Use more of your senses
Typing can be mindless, you move your fingers over the keyboard, as you’ve been taught and your mind gets caught up in other things, other distractions, while you’re clicking away. This is what we call “multitasking”, it can be mind-numbing. However, studies have shown that handwriting integrates three brain processes; visual, motor and cognitive skills. You see the paper, it’s parameters and your words. You use fine motor skills to form the words you choose. You stimulate your brain to remember the shapes of the letters you write. Using a keyboard for so long, we have to remember how to write a cursive “w” or an “h”. It’s a wake up, a work out for your brain.
It’s for sure that the client you’re writing to receives a ton of emails per day. Imagine the start of your relationship, after that initial meeting, being a handwritten letter. You will become known in the client’s mind as the person who wrote them a letter. You will immediately be set up in your own category, you will be unique to the client and they will remember the time you took and the care of that handwritten letter.
Create a tangible keepsake
Emails flood and fill inboxes all day long. They’re read, perhaps forwarded but, most times, they remain on screens or electronic files, usually never looked at again. A letter, written on good, thick paper, with careful hand, fine ink, becomes something the receiver can hold in their hand. Something they will stop their day for a moment to read.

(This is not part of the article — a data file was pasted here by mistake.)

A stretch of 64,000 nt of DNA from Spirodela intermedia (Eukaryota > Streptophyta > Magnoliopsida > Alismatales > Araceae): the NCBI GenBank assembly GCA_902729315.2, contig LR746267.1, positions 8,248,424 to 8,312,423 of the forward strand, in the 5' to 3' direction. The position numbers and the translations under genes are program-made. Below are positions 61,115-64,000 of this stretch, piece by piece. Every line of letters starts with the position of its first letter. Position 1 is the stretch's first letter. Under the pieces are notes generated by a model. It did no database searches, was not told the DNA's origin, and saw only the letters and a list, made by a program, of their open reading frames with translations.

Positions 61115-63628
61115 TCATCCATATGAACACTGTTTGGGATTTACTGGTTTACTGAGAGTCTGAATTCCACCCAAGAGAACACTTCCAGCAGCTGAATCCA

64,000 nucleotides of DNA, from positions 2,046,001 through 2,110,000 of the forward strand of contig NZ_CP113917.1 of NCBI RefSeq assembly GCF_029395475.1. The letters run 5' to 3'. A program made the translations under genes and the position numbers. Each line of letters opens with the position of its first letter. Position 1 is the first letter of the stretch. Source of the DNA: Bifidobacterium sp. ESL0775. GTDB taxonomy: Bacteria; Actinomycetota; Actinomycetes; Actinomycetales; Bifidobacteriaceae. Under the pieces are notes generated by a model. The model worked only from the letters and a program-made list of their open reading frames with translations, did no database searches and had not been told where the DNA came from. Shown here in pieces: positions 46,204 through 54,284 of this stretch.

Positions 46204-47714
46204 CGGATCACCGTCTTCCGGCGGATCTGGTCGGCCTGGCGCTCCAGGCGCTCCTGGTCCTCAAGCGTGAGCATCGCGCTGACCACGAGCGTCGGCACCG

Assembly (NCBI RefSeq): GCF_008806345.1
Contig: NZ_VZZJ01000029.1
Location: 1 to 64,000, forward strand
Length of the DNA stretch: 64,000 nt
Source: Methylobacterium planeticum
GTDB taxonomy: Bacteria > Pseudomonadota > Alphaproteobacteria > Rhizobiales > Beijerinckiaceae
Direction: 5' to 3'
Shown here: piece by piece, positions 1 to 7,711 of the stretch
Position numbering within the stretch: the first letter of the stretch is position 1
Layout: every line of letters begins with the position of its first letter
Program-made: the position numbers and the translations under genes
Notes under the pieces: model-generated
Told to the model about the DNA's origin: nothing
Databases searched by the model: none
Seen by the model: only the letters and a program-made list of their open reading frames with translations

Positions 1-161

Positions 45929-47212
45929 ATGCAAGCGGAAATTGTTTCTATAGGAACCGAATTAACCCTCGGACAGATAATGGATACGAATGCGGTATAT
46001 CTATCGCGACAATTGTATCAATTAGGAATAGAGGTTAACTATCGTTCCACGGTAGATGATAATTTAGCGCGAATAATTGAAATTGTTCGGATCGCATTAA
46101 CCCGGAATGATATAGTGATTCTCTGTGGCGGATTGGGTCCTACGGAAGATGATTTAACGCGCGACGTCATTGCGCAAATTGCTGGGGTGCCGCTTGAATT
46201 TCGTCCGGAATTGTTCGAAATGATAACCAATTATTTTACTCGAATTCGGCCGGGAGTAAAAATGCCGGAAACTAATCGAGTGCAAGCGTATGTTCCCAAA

It starts with receiving the letter. It’s not a bill with an electronically printed address and a bar code for a return address, the receiver will see immediately that this is different. Imagine them thinking, “where’s my letter opener?” The feel of the envelope, the heft, the smell. Again, the senses are engaged and the connection is starting to form. The tear of the envelope being opened, the letter being unsheathed. The pages pulled out, spread open and, before reading, the receiver looks at the swirls and the motion of the ink on the page, perhaps they flip to the last page to see who sent this, this arcane and yet beautiful piece of living history. And then, something wonderful happens. They turn from the computer, they sit back and, holding the pages in their hands, they read the letter you’ve taken time and thought to craft and send. It’s not an email on a bright screen, it’s something they can hold in their hands, something that can momentarily remove them from the electronic world, something that harkens back to a simpler time, to a more personal time. It may make them think of when they’ve written letters, what receiving a letter meant to them in the past. And then, when they have finished reading it, they slip it gingerly back into its envelope and they place it on the desk beside themself. It’s not in a file or thrown into a small, animated trash can, it’s there, it’s held, it’s to be kept and read again and again.